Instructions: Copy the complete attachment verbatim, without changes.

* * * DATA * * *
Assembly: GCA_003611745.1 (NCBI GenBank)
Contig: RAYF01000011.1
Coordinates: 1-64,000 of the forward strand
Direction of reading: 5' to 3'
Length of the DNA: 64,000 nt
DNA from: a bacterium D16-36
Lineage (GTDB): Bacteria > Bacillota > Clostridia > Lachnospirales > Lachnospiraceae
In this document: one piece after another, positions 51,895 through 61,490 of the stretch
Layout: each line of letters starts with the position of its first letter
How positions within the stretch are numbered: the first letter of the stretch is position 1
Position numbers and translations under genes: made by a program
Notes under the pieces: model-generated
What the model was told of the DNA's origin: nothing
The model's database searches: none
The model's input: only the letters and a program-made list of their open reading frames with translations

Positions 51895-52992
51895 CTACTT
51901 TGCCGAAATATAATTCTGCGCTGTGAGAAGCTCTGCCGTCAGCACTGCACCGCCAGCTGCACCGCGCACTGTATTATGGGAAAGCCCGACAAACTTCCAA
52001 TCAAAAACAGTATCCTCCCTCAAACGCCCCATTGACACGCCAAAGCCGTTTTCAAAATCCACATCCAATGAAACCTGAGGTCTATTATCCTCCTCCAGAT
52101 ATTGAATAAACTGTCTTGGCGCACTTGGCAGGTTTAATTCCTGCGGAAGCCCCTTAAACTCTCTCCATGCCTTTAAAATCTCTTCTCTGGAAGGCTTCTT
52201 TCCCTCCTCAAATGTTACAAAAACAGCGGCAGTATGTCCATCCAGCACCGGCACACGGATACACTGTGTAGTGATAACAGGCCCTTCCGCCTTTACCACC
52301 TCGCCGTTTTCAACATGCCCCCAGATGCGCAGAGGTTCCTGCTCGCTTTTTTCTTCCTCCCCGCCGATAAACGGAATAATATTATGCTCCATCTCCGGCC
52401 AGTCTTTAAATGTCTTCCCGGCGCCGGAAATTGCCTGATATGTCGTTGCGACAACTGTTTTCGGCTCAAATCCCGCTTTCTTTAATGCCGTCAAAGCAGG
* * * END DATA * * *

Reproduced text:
Assembly: GCA_003611745.1 (NCBI GenBank)
Contig: RAYF01000011.1
Coordinates: 1-64,000 of the forward strand
Direction of reading: 5' to 3'
Length of the DNA: 64,000 nt
DNA from: a bacterium D16-36
Lineage (GTDB): Bacteria > Bacillota > Clostridia > Lachnospirales > Lachnospiraceae
In this document: one piece after another, positions 51,895 through 61,490 of the stretch
Layout: each line of letters starts with the position of its first letter
How positions within the stretch are numbered: the first letter of the stretch is position 1
Position numbers and translations under genes: made by a program
Notes under the pieces: model-generated
What the model was told of the DNA's origin: nothing
The model's database searches: none
The model's input: only the letters and a program-made list of their open reading frames with translations

Positions 51895-52992
51895 CTACTT
51901 TGCCGAAATATAATTCTGCGCTGTGAGAAGCTCTGCCGTCAGCACTGCACCGCCAGCTGCACCGCGCACTGTATTATGGGAAAGCCCGACAAACTTCCAA
52001 TCAAAAACAGTATCCTCCCTCAAACGCCCCATTGACACGCCAAAGCCGTTTTCAAAATCCACATCCAATGAAACCTGAGGTCTATTATCCTCCTCCAGAT
52101 ATTGAATAAACTGTCTTGGCGCACTTGGCAGGTTTAATTCCTGCGGAAGCCCCTTAAACTCTCTCCATGCCTTTAAAATCTCTTCTCTGGAAGGCTTCTT
52201 TCCCTCCTCAAATGTTACAAAAACAGCGGCAGTATGTCCATCCAGCACCGGCACACGGATACACTGTGTAGTGATAACAGGCCCTTCCGCCTTTACCACC
52301 TCGCCGTTTTCAACATGCCCCCAGATGCGCAGAGGTTCCTGCTCGCTTTTTTCTTCCTCCCCGCCGATAAACGGAATAATATTATGCTCCATCTCCGGCC
52401 AGTCTTTAAATGTCTTCCCGGCGCCGGAAATTGCCTGATATGTCGTTGCGACAACTGTTTTCGGCTCAAATCCCGCTTTCTTTAATGCCGTCAAAGCAGG